One pleasure this June was to chair the judges for the EuroCloud UK Annual Awards. EuroCloud is a computing community of SaaS and cloud vendors and industry experts, and is part of a pan-European network.

Being a judge introduces you to the fast-growing diversity of ventures that are bringing new business models into play courtesy of the cloud.

This year’s entries has confirmed my view that our industry is steadily layering into two broad business arenas, bringing a new sourcing agenda into play.

The first arena brings together underlying capabilities such as Infrastructure as a service (IaaS), Compute as a service (CaaS), Data Storage as a service (DSaaS), and Networks as a service (NaaS), but increasingly there is the emergence of platforms (Platform as a service – PaaS) that integrate all of the above into coherent and secure operational capabilities in the cloud.

The second arena is the flowering of business services presented as apps and as Software as a service (SaaS): well focused and innovative business capabilities.

About a third of the award entries fell into the first arena. Some were straight IaaS or PaaS offerings, some key support capabilities – i.e. to do with ensuring security – and some were overarching capabilities that promise ease of integration of different XaaS capabilities.

I had been at the Cloud World Forum at Kensington Olympia that provided a detailed introduction to this arena – the ‘tin in the cloud’ sector, and I had also visited the Birmingham IaaS cloud operations of SCC, a prime example of a contemporary, highly secure, green and service-oriented manufacturing venture.

Sourcing in this arena is now very possible, increasingly straightforward and competitive. Certainly the two thirds of this year’s awards entries that are business application services – the second arena – promise opportunity for real competitive enhancement for any organisation that sets about to exploit them. But how to source and service integrate in the cloud?

The logic points towards ecosystems of these business services and their suppliers. I have written elsewhere of the benefits of service integration in reduced costs and increased agility when compared to classic systems integration.

One company that has scoped this challenge is BP. At a recent session of the UK & Ireland chapter of the IAOP (International Association of Outsourcing Professionals) BP’s Group CIO Dana Deasy spoke on ‘Driving Business Value Through a Supplier Ecosystem’.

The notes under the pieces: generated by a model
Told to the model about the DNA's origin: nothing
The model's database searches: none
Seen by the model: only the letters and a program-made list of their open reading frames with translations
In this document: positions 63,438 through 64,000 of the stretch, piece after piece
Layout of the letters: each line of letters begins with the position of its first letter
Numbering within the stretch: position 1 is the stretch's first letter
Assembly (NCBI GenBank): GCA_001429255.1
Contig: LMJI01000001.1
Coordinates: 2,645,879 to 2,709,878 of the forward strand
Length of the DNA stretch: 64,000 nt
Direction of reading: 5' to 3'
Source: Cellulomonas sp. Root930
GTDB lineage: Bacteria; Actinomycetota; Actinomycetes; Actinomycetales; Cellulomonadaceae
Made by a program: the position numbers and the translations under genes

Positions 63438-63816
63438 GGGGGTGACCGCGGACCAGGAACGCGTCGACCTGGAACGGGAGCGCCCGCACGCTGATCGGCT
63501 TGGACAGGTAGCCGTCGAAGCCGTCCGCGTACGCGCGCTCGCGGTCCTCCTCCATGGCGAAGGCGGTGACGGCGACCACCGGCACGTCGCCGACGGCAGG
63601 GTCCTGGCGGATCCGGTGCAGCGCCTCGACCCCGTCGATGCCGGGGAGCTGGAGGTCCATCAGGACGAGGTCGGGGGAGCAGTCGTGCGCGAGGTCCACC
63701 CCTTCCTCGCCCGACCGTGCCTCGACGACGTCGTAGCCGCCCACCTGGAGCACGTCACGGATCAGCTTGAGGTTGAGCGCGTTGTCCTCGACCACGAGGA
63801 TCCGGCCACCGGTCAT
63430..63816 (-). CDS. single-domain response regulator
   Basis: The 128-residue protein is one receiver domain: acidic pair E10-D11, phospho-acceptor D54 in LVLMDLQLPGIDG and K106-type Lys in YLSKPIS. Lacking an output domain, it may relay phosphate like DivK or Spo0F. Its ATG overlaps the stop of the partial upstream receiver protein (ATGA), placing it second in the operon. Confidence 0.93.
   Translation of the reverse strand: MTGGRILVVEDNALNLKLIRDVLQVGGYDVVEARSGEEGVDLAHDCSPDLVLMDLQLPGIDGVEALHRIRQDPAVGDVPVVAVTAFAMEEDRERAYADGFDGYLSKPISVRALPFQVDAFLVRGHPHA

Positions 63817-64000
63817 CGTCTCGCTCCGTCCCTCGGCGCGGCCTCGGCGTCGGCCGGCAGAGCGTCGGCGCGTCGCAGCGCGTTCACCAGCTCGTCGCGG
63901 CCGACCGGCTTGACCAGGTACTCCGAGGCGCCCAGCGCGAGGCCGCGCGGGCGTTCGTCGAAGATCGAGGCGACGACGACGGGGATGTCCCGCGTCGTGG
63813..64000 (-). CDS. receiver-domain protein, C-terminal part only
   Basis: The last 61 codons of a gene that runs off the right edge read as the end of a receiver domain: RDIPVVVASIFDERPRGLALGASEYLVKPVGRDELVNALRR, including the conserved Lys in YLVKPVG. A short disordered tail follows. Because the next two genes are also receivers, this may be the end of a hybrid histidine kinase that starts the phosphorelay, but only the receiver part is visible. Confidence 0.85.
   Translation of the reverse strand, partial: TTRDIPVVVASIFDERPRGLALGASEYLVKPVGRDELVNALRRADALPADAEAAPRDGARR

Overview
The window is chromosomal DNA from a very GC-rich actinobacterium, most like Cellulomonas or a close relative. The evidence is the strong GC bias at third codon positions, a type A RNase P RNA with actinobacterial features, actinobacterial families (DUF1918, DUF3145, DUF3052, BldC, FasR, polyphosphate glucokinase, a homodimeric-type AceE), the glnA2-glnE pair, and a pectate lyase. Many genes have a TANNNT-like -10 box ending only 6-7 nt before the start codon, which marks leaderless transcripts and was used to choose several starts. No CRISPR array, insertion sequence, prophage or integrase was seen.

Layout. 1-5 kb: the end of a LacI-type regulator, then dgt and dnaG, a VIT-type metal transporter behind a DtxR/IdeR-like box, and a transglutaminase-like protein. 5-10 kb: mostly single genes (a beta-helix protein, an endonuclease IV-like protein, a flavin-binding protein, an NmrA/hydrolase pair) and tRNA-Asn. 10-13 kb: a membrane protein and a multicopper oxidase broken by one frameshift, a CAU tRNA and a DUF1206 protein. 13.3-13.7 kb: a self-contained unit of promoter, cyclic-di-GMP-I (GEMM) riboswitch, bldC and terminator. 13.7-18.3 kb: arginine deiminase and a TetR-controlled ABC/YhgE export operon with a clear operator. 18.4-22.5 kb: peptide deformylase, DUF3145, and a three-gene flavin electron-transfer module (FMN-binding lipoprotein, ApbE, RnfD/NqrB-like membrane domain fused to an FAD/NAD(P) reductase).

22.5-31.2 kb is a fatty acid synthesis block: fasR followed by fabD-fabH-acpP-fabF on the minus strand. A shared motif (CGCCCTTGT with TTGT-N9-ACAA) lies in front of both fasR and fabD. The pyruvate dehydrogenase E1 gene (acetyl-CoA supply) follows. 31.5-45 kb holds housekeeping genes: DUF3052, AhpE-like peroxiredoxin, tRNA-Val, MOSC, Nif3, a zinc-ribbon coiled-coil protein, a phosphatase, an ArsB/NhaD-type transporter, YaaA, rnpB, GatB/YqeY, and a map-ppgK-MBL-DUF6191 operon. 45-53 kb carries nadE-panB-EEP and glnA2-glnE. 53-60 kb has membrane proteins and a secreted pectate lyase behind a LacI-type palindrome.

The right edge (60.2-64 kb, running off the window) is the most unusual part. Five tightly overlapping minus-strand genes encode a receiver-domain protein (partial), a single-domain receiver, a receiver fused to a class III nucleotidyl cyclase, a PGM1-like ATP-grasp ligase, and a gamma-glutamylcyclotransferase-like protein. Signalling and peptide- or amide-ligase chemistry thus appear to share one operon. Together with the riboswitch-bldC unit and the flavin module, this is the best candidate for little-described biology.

Deasy described how his first transformational achievement was to move to standardised and shared technology services across BP, taking $900 million of IT costs out between 2008 and 2013, while reducing the number of suppliers from 150 to 80. His four guiding principles were connecting the firm, securing the firm, automating the firm and delivering the basic IT needs of the firm. He now has around 4000 BP IT staff, and around 7000 externally sourced (4000 of whom are in India).

But, he explained, while he had undoubtedly optimised his IT services stacks and engineered tight supplier partnerships to competitively deliver the agreed technical SLAs, he was not delivering the actual business outcomes that the BP ventures sought.

To this end, he carried through an extensive dialogue with the BP ventures to better scope in detail the specific business outcomes vital to their strategic success. This exercise made it clear that simply delivering the classic IT service stack to perfection would not cut it.

The challenge, he identified, is in the delivery of integrated business services across an end-to-end ecosystem of partners. This requires close collaboration across the operational boundaries of the competing businesses that form the ecosystem – not easily achieved in the competitive culture of our industry.

To work to achieve this culture change, Deasy has brought the C-level leadership of his seven largest suppliers to his Captain’s Table. Meeting face-to-face once a year in India, and at the intervening six-month mark by video conference, he has been able to steadily engineer the fully-owned shift in culture, ‘from competition to cooperation’, needed to deliver business outcomes rather than simply technical SLAs.

So here is a key new sourcing agenda: sourcing cooperation in the delivery of business outcomes. The EuroCloud entries point firmly in this direction.